Latest Attempt To Create Federal Journalism Shield Law May Carve Wikileaks Out Of The Protections

from the petty,-much? dept

With so much attention getting paid to Wikileaks lately -- and with some politicians insisting that the site is guilty of treason, it should come as little surprise that no US politician wants to be seen proposing a law that somehow helps Wikileaks. We've written in the past about the (very much needed) effort to create a federal shield law for journalists, allowing them to protect their sources. Of course, part of the issue is who counts as a "journalist." In the past there's been a lot of back and forth and back and forth over whether or not "amateur" journalists could qualify -- but one thing that the folks working on the bill now want to make sure: it won't apply to Wikileaks (sent in by paperbag).

Apparently Senators Chuck Schumer and Dianne Feinstein are quickly drafting a special amendment that says the law wouldn't apply to "websites that serve as a conduit for the mass dissemination of secret documents." That's obviously targeted directly at Wikileaks, but it certainly could impact other sites that store documents as well, and that could create problems. I understand the political reasoning behind this, but it seems silly and only likely to cause more problems. And, of course, it won't have any real impact on Wikileaks anyway. Not only is the organization not based in the US, but it designed its system to act as a technological shield law, anyway. So, the law won't impact Wikileaks, but will almost certainly end up creating unintended consequences for other sites. All for political capital. Wouldn't it be nice if we had politicians who did what's right for once, rather than what's politically expedient?


Reader Comments (rss)

(Flattened / Threaded)

  1.  
    identicon
    Anonymous Coward, Aug 5th, 2010 @ 2:46pm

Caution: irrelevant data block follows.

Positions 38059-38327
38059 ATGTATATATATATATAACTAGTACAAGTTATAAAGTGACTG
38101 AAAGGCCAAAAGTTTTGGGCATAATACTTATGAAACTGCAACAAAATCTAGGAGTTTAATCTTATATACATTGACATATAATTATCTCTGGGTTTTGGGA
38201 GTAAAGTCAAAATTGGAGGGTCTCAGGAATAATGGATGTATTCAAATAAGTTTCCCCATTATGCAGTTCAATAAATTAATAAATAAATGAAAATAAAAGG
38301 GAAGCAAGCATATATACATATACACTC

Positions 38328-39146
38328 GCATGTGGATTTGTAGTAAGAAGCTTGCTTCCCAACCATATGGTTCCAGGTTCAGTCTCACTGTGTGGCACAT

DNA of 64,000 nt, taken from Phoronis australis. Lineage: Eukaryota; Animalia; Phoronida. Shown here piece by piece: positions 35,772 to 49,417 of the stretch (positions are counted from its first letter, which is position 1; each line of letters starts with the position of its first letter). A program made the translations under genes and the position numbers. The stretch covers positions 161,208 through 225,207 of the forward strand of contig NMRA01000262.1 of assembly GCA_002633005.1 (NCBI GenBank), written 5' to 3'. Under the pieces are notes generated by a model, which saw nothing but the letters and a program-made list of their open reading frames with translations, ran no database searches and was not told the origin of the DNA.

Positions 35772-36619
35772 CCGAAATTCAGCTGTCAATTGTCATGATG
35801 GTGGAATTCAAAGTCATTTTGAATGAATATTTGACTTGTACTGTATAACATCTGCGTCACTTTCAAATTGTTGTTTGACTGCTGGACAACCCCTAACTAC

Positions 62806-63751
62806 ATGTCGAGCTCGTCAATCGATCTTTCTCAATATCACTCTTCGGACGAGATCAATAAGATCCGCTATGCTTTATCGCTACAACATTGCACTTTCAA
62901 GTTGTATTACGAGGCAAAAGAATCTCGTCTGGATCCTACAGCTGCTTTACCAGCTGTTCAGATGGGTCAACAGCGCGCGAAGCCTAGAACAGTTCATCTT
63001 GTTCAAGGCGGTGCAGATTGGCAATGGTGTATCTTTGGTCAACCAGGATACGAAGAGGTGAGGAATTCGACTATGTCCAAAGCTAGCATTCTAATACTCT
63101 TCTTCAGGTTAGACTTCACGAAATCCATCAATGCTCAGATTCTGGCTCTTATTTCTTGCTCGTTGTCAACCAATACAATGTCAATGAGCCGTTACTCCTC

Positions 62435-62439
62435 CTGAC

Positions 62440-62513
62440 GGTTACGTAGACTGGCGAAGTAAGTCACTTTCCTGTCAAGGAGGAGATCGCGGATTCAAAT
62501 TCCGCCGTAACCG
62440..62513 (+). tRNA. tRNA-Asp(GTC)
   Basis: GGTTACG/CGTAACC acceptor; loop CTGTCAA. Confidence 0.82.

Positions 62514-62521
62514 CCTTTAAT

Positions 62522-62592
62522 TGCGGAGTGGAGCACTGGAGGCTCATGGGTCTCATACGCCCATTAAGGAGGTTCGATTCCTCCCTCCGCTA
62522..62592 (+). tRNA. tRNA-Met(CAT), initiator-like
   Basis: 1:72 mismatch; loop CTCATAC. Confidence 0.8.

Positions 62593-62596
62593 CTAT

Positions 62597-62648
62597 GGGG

"not to websites that serve as a conduit for the mass dissemination of secret documents"

    What about secret corporate documents showing corporations to either behave unethically or break laws?

     

    reply to this | link to this | view in thread ]

  2.  
    identicon
    Ryan, Aug 5th, 2010 @ 2:54pm

    Even better

    So, the law won't impact Wikileaks, but will almost certainly end up creating unintended consequences for other sites. All for political capital. Wouldn't it be nice if we had politicians who did what's right for once, rather than what's politically expedient?

    I wish politicians wouldn't do anything. If they'd just sat on their fat, lazy asses for the past hundred years as the rest of us were able to progress without having to deal with the constant consequences of their actions(intended or otherwise), we'd unquestionably be better off.

     

    reply to this | link to this | view in thread ]

  3.  
    icon
    crade (profile), Aug 5th, 2010 @ 2:55pm

    Re:

    or showing the gov't behaving unethically or breaking laws? :)

     

    reply to this | link to this | view in thread ]

  4.  
    identicon
    MrWilson, Aug 5th, 2010 @ 3:30pm

    Re: Even better

    But...but...how will the corporate dinosaurs preserve their obsolete business models if they can't pay for legislation to keep technology from advancing.

     

    reply to this | link to this | view in thread ]

  5.  
    identicon
    Big Al, Aug 5th, 2010 @ 3:55pm

    Re: Re: Redundant

    Corporations and government are slowly becoming one and the same...

     

    reply to this | link to this | view in thread ]

  6.  
    identicon
    Anonymous Coward, Aug 5th, 2010 @ 4:11pm

    Do Feinstein and right go together, ever?

     

    reply to this | link to this | view in thread ]

  7.  
    icon
    James Carmichael (profile), Aug 5th, 2010 @ 4:51pm

    Isn't the government supposed to be us, the people? Or is it a separate entity that can do whatever it wants? If so, what about subcontracting politics to third world countries? They'd almost feel MORE liable for their mistakes.